Cemetery records index: St. Agnes, Menands (NY)

If you have ancestors who lived in New York’s Capital District, you might well find some research joy in this exciting cemetery indexing project by the volunteers of the Troy Irish Genealogy Society.

TIGS has been transcribing the interment books of St. Agnes Roman Catholic Cemetery in Menands, N.Y., just outside of Albany. So far, two volumes of records are online, encompassing the years 1868 to 1910. Book I (1868-82), which went online in November of last year, contains 3,427 names. Recently, Book II (1883-1910) became available, containing 6,073 names. Book III is in progress, with over 12,000 names.

The records are a snapshot of the Albany-area melting pot, according to information from TIGS project coordinator Bill McGrath. For instance, the clear majority of burials listed in Book II were people born in Albany, followed closely by those born in Ireland. Immigrants from 13 other countries are represented in the records, including England, Germany, Italy and Canada.

The indexes on the TIGS site will give you a last and first name of the deceased, date of death, age, and the book number and page number of their interment entry.

TIGS also provides a printable request form that can be sent to the cemetery requesting the full interment listing for $5. Information available on the complete listing includes deceased’s place of birth, place of death, address of last residence, burial date, lot/section numbers and in some cases, the undertaker’s name. It could be well worth sending for, if you find a match in the online index.

Having visited there once, I can agree that St. Agnes is a beautiful example of the rural cemetery movement, all gently rolling hills and serene vistas. And it’s also a place of rest for thousands. I have a feeling quite a few researchers will be reconnecting with their Capital District roots because of this project.  McGrath and his team of volunteers have a lot to be proud of!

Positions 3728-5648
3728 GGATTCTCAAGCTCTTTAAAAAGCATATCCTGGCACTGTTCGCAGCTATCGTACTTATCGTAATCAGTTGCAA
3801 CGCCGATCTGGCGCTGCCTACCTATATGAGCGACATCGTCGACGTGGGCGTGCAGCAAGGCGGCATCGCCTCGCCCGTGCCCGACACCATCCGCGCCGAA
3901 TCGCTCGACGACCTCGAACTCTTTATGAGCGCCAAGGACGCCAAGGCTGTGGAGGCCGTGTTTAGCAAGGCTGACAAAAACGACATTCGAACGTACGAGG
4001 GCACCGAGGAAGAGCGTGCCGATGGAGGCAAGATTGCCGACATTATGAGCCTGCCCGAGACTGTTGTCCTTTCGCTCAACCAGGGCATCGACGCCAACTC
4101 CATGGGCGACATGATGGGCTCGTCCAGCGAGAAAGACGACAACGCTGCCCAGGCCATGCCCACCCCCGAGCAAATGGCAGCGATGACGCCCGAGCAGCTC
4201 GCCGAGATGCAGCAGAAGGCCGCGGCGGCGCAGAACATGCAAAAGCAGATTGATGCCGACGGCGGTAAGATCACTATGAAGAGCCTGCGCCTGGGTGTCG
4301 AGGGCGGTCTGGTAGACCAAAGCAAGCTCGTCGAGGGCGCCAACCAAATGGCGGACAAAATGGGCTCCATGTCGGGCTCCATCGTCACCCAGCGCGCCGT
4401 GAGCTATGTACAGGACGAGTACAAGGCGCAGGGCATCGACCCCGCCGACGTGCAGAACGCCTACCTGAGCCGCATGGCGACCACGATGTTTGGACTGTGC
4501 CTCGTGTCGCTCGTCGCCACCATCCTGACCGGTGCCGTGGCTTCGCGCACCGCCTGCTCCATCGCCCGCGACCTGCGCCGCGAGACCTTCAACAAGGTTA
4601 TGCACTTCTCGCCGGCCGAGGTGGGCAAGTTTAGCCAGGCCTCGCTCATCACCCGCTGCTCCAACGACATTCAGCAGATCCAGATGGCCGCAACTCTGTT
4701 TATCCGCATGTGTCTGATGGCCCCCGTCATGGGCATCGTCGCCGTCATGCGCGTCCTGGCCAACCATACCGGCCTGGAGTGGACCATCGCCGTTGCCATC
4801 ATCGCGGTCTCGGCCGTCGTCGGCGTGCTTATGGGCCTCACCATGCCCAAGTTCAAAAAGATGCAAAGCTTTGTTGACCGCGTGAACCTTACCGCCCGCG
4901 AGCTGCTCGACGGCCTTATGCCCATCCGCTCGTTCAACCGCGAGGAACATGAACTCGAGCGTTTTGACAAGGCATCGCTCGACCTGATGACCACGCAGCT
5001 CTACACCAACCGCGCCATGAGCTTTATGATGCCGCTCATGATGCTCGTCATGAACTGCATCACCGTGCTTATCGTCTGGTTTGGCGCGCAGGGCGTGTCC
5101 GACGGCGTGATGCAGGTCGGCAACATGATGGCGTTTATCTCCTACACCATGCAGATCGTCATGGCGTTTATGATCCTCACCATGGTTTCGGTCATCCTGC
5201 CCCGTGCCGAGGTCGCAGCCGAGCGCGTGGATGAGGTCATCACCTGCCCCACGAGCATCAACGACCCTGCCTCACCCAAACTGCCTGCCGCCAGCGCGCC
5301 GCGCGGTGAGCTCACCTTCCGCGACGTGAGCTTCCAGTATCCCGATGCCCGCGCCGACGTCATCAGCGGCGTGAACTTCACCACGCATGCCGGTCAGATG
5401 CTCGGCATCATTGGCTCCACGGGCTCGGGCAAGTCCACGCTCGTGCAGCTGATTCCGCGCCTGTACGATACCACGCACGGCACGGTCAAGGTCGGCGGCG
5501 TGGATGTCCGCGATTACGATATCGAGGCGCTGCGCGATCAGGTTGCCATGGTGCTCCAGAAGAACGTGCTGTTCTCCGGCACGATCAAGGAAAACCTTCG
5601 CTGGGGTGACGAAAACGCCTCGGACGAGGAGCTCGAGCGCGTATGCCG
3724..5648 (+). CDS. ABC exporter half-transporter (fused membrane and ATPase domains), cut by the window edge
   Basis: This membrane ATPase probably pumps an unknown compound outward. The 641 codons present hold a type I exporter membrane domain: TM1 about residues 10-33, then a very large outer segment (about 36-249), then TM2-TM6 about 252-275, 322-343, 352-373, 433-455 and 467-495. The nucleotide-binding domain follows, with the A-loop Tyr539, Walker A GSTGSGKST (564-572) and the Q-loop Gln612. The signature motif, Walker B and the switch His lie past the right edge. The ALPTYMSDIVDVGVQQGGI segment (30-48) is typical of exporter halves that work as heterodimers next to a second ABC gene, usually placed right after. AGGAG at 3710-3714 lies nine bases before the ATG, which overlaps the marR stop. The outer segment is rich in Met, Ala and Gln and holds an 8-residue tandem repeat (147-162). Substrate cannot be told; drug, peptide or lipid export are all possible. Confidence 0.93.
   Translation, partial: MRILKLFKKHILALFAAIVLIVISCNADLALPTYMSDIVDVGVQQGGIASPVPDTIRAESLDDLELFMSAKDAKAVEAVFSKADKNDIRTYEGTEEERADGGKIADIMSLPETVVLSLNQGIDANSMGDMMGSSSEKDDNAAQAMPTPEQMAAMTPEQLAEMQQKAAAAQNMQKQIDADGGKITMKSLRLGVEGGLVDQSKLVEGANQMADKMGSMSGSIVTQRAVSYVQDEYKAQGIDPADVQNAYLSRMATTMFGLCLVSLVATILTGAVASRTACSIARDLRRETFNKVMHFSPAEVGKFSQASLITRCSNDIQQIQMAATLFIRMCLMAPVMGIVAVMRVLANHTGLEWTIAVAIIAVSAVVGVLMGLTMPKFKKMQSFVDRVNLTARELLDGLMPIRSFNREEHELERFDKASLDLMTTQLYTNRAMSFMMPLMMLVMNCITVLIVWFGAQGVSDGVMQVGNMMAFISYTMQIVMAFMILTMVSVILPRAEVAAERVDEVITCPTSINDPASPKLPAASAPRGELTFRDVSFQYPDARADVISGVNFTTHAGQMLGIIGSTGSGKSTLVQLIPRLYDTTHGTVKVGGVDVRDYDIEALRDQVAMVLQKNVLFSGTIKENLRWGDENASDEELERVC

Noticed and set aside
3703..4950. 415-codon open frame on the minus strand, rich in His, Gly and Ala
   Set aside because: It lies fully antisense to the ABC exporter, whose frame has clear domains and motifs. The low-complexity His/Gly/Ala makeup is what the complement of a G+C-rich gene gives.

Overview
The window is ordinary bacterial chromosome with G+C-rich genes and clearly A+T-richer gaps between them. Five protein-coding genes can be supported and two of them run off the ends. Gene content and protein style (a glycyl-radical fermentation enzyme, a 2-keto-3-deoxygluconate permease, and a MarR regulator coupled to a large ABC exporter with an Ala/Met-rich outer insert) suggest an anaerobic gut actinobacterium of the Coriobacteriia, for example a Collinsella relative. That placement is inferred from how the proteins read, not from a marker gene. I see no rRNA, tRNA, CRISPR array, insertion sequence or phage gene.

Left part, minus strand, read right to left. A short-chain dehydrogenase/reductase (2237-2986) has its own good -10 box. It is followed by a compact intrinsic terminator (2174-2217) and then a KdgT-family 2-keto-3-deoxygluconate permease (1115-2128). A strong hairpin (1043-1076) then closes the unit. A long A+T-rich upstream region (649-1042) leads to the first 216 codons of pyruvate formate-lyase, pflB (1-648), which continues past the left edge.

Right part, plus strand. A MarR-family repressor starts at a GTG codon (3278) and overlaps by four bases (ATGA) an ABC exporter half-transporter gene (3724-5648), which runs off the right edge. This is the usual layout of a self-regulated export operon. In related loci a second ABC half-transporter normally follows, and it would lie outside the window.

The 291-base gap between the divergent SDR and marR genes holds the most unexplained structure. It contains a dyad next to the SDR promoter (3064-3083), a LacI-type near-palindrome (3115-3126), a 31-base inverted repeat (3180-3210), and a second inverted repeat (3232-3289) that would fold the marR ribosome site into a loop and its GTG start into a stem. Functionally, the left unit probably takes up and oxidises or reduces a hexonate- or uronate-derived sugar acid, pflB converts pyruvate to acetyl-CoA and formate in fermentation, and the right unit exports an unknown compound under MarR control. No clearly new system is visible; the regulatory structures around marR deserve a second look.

2 Comments on “Cemetery records index: St. Agnes, Menands (NY)”

  1. Susan Wiener says:

    Looking for gve of William Harmon died 1925, Anastasia Harmon died 1899 and her sister Nellie (Helen )Wolohan or Wollohan did unknown. . They are all buried in the same plot but can’t find them listed. Can you help me please

    • Dear Susan,
      William’s death (1925) falls outside the date range of the TIGS index, which extends to 1912. Assuming your information is correct about all three burials being in the same plot, it might be that earlier burials were moved to that plot at a date later than 1912.

      If you have an exact date of death for any one of these people, try contacting the cemetery office directly. I have had cases where I was asking for one specific person, and the complete burial card listing contained unexpected names and dates that helped extend the family tree.

      If you do not have any exact dates of death (or at least months and years of death), you have some digging to do. Try searching the fultonhistory.com index of Old NY Newspapers for a relevant death notice. Obituaries often mentioned burial locations.

      Also, if you find a death notice you then have a death date that will help you locate a death certificate, which should confirm the cemetery location and again, make it much easier for the cemetery office to locate a burial card.

      Hope this helps. Good luck in your search!

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